1560s, "ecclesiastical province under a patriarch; church government by patriarchs," from Latinized form of Greek patriarkhia, from patriarkhēs "male chief or head of a family" (see patriarch). Meaning "system of society or government by fathers or elder males of the community" is recorded from 1630s.
late 14c., aministren, later administren, "to manage as a steward, control or regulate on behalf of others," from Old French aministrer "help, aid, be of service to" (12c., Modern French administrer), and directly from Latin administrare "to help, assist; manage, control, guide, superintend; rule, direct," from ad "to" (see ad-) + ministrare "to serve, attend, wait upon," from minister "inferior, servant, priest's assistant" (see minister (n.)).
The -d- was restored 14c.-16c. in French and after 15c. in English. In reference to punishment, justice, etc., "to dispense, bring into operation" (especially as an officer), from mid-15c. In reference to medicines, medical treatment, etc., "to give," from 1540s. Related: Administered; administering.
Rhodesian slang abbreviation of terrorist, 1976, used in reference to guerrilla fighting against white minority government.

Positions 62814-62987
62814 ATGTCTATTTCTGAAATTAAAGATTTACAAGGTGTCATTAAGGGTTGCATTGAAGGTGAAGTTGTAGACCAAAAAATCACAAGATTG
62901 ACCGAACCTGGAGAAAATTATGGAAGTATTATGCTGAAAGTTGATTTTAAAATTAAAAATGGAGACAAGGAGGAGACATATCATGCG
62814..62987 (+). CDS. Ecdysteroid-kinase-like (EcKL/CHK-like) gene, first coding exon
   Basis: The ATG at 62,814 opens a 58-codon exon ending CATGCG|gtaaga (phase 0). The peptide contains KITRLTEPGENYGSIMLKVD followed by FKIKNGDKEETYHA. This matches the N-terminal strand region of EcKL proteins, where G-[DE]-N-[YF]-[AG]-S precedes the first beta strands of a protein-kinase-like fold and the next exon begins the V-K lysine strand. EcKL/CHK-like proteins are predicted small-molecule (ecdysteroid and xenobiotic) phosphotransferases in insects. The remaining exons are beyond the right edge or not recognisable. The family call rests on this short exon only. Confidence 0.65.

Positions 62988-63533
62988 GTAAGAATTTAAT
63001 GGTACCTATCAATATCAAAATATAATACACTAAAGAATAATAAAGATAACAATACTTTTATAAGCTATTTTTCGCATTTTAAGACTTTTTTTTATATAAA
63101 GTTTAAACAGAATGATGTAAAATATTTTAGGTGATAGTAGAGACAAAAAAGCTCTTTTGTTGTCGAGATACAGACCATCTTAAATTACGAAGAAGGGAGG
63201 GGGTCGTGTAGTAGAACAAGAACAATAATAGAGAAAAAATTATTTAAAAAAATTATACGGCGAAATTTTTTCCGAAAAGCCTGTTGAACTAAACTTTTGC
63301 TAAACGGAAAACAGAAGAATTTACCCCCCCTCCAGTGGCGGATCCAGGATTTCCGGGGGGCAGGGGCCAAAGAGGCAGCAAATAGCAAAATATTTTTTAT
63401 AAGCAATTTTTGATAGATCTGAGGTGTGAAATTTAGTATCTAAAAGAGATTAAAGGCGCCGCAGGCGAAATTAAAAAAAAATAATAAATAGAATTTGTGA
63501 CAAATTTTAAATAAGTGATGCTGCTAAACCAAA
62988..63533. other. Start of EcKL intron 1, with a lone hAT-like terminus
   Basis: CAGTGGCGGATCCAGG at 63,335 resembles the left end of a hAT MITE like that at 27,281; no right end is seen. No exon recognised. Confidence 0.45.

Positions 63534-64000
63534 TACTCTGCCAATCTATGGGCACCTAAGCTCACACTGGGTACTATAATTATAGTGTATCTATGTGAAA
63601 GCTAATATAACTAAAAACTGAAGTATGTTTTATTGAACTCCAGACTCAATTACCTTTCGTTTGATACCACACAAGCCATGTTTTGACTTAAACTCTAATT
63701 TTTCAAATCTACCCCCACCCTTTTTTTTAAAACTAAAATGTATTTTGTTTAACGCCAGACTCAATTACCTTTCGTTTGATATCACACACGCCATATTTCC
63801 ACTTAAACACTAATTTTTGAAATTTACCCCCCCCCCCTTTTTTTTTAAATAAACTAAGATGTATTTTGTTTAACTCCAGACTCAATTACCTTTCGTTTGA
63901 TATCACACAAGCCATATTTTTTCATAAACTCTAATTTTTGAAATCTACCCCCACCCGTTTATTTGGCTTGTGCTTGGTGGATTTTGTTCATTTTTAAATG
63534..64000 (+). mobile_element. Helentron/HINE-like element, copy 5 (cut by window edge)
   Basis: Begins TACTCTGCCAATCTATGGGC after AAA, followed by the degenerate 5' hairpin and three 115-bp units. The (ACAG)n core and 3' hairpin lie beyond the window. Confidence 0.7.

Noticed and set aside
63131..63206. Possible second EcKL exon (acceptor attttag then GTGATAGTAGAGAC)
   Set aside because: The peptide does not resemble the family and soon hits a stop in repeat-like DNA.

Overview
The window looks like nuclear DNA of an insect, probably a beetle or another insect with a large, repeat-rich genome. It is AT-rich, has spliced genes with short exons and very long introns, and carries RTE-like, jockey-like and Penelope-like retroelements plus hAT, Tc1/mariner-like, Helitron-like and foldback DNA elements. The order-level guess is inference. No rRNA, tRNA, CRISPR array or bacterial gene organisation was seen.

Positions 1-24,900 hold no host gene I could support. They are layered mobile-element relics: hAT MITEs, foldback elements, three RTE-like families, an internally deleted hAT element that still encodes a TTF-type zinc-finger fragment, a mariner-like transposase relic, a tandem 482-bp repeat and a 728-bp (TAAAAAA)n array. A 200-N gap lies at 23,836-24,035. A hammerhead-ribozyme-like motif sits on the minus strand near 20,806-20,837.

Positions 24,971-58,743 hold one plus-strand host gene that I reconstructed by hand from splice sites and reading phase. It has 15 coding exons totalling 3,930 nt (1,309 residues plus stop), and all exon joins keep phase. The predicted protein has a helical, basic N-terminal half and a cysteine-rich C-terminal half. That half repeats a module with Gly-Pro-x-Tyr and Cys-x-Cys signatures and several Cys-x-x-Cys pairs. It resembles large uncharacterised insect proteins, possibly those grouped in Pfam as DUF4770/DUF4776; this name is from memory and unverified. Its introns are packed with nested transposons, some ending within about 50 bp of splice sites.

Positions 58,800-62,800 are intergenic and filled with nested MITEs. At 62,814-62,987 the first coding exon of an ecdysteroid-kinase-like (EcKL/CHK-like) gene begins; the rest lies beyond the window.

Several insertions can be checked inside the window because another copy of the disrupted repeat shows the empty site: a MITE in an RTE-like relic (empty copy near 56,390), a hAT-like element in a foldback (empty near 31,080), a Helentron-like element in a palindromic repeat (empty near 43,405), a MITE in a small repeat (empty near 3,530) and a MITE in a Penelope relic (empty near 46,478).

late 14c., "government of Rome by the consuls," from Latin consulatus "office of a consul," from consul (see consul). Also used in reference to the consular government of France from 1799-1804. In reference to the office of a modern consul in international law, from 1702 (earlier in this sense was consulship, 1610s).
state in southwestern U.S., from Choctaw (Muskogean), literally "red people," from okla "nation, people" + homma "red." Coined by Choctaw scholar and Presbyterian minister Allen Wright (1826-1885), later principal chief of the Choctaw Nation, and first used in the Choctaw-Chickasaw treaty of April 28, 1866. Organized as a U.S. territory 1889; admitted as a state 1907. Related: Oklahoman.
"system of government or rule, mode of management," 1792, from French régime, from Old French regimen (14c.), from Latin regimen "rule, guidance, government, means of guidance, rudder," from regere "to direct, to guide" (from PIE root *reg- "move in a straight line," with derivatives meaning "to direct in a straight line," thus "to lead, rule").
Earlier "course of diet, exercise" (late 15c.), a sense now pertaining to regimen (q.v.). In French, l'ancien régime refers to the system of government which prevailed before the revolution of 1789.
"the principle of monarchical government; preference for monarchy," by 1791, from French monarchisme, from monarchie (see monarchy).